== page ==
Getting Your Foot in the Door
Renting for the first time? Problems finding somewhere to live? Can you afford it? Problem landlord or problem tenants? Mushrooms growing on the walls? The landlord won't fix the heating? Been asked to leave? The landlord's changed the locks? The landlord won't pay your deposit back when you leave?
Tips for negotiating rent with your landlord
- Check (and double-check) your tenancy agreement
There may be a break clause and if it does, let us know and we can give you advice on how to implement it. If it doesn't and you're struggling to pay rent, it is important to communicate with your landlord at the earliest opportunity.
- Include all information in your letter
Outline your circumstances, including if you have moved out, become ill, or are struggling to pay the full rent whilst living in the property. There may be specific reasons such as unemployment or illness that should be stated and there may be relevant dates such as when your course changed, when you moved out or when you were made redundant.
- Get feedback on your draft letter
It's always good to get feedback so email us at email@example.com and make sure to include a copy of your tenancy agreement.
- Keep records of your communication
Make sure it is all in writing as it is easier to trace. If you request a rent holiday and your landlord responds negatively, please contact Shelter for further advice.
- Offer different options to your landlord
Make sure you are offering options that are realistic, there are some options below.
Possible outcomes could be:
- You might get released from your tenancy agreement early without any financial penalties
- You might be offered a rent reduction - paid on the original payment dates.
- You might be allowed a rent holiday - this would pause payments for an agreed period. However, you would have to pay in full at a later date.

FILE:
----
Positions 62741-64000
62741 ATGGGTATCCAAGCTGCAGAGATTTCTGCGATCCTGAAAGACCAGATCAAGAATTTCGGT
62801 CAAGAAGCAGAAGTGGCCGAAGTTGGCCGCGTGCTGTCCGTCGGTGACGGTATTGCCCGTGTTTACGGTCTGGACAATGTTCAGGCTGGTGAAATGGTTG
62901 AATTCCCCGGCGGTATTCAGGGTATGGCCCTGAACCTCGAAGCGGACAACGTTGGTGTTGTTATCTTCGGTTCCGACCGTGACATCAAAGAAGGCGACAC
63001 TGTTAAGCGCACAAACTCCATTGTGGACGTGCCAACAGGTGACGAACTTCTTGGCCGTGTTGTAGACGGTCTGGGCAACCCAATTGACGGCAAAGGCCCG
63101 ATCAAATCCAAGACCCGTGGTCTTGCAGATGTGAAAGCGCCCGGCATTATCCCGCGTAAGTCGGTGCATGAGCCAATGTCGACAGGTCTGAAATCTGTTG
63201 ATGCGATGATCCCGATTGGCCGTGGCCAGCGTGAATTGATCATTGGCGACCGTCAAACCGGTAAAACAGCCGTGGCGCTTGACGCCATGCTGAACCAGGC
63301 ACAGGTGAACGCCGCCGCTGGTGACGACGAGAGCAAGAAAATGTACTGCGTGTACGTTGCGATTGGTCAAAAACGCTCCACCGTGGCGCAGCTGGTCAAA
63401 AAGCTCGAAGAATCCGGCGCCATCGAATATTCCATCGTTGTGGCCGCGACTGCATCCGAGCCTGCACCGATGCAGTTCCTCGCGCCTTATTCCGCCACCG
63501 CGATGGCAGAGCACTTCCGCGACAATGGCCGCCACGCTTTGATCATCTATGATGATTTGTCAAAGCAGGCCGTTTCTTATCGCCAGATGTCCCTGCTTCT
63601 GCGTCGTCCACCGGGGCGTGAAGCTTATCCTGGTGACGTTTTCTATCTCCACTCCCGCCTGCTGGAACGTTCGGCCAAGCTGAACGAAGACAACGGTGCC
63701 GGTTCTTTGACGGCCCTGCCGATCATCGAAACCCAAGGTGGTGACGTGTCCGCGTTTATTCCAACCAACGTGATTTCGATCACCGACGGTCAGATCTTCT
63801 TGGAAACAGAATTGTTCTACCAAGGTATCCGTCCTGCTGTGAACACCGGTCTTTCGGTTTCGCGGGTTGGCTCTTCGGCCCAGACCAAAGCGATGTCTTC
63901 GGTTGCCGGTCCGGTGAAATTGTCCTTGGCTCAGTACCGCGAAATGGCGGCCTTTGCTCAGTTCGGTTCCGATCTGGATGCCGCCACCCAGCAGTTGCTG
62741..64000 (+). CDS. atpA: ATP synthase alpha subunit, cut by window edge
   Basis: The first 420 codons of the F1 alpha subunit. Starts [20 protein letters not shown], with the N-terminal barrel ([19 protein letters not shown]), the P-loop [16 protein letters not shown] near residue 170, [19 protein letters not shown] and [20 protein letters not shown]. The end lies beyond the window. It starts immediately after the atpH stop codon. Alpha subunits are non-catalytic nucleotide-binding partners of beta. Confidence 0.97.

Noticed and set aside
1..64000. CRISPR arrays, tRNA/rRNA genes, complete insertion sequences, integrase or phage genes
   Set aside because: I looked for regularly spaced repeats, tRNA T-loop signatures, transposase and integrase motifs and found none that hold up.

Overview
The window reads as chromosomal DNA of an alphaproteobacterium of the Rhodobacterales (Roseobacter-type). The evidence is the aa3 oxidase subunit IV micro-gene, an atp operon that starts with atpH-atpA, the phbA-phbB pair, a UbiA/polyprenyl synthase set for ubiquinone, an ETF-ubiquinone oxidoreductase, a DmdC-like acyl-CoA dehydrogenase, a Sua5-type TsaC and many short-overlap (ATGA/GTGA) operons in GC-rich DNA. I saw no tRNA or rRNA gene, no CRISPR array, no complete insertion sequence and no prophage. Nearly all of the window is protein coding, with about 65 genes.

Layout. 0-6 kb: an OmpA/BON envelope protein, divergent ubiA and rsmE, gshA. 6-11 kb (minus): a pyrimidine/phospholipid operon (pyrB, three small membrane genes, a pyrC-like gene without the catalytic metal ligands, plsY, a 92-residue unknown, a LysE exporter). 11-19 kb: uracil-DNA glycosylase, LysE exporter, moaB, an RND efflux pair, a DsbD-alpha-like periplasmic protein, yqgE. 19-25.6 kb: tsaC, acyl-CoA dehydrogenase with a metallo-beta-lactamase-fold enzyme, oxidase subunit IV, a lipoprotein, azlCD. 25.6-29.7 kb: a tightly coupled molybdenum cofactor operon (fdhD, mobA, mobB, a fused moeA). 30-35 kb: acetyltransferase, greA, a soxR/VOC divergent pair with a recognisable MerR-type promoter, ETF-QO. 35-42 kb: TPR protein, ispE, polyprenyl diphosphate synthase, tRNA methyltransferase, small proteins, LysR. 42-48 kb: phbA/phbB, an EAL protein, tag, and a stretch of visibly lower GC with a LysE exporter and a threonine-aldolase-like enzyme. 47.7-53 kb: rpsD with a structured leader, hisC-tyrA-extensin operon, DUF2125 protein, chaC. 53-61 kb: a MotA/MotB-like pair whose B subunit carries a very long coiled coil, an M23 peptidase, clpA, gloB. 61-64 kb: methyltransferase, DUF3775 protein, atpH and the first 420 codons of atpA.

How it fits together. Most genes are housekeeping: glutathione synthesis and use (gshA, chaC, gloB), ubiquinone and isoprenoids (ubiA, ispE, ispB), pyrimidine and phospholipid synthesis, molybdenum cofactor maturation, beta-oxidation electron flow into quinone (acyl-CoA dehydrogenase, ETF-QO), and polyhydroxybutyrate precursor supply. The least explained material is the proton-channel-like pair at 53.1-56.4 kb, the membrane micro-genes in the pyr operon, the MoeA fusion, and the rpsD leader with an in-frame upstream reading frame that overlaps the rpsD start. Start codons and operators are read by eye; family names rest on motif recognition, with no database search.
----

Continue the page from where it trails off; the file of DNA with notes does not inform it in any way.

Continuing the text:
If there are any other changes to your circumstances, communicate that new information to your landlord. They might change their mind on any initial decisions they have made.
Know Your Rights
Click on the link to download our short guide on renting from a private landlord.
And if you’ve got a problem with your housing, get free, independent and confidential housing advice from your Students’ Union.
We can also refer you to local specialist support to take action if you need to.
WHAT STUDENTS SAY
“Without the student union I might have dropped out of the course -as my accommodation was in bad shape.”
“There are lots of houses available in Greenwich, but it may also be worth a look in other areas such as Blackheath, Charlton, Woolwich and even just across the river in the Docklands area. By expanding your search, you are more likely to find affordable housing.”
“ If you are going home over the summer or on holiday, it may be best to wait until late August before you start looking. Most houses require you to move in quite quickly, and no one wants to be paying rent on a house they won't be living in.”
“Go into the accomodation office at the University and ask them for any information, there is also a memo board which some landlords advertise properties on.”
“Think about how you will get to Uni and how long you want to spend travelling. Also bear in mind the cost of this, it may actually work out cheaper overall to pay a higher rent and walk to and from the campus every day.”
“It is always a good idea to view as many properties as possible. Try to arrange viewings of as many kinds of property and in as many locations as possible; some might surprise you!”
“If you view a house and think it’s the one for you, it is always a good idea to have the money for a holding deposit available.”
“Most estate agents will charge a lot for their services, and this can be even more for a group of students. There are usually administration fees, credit reference fees and inventory fees. To avoid nasty surprises, ask for a list of these costs upfront and if they are excessive negotiate.”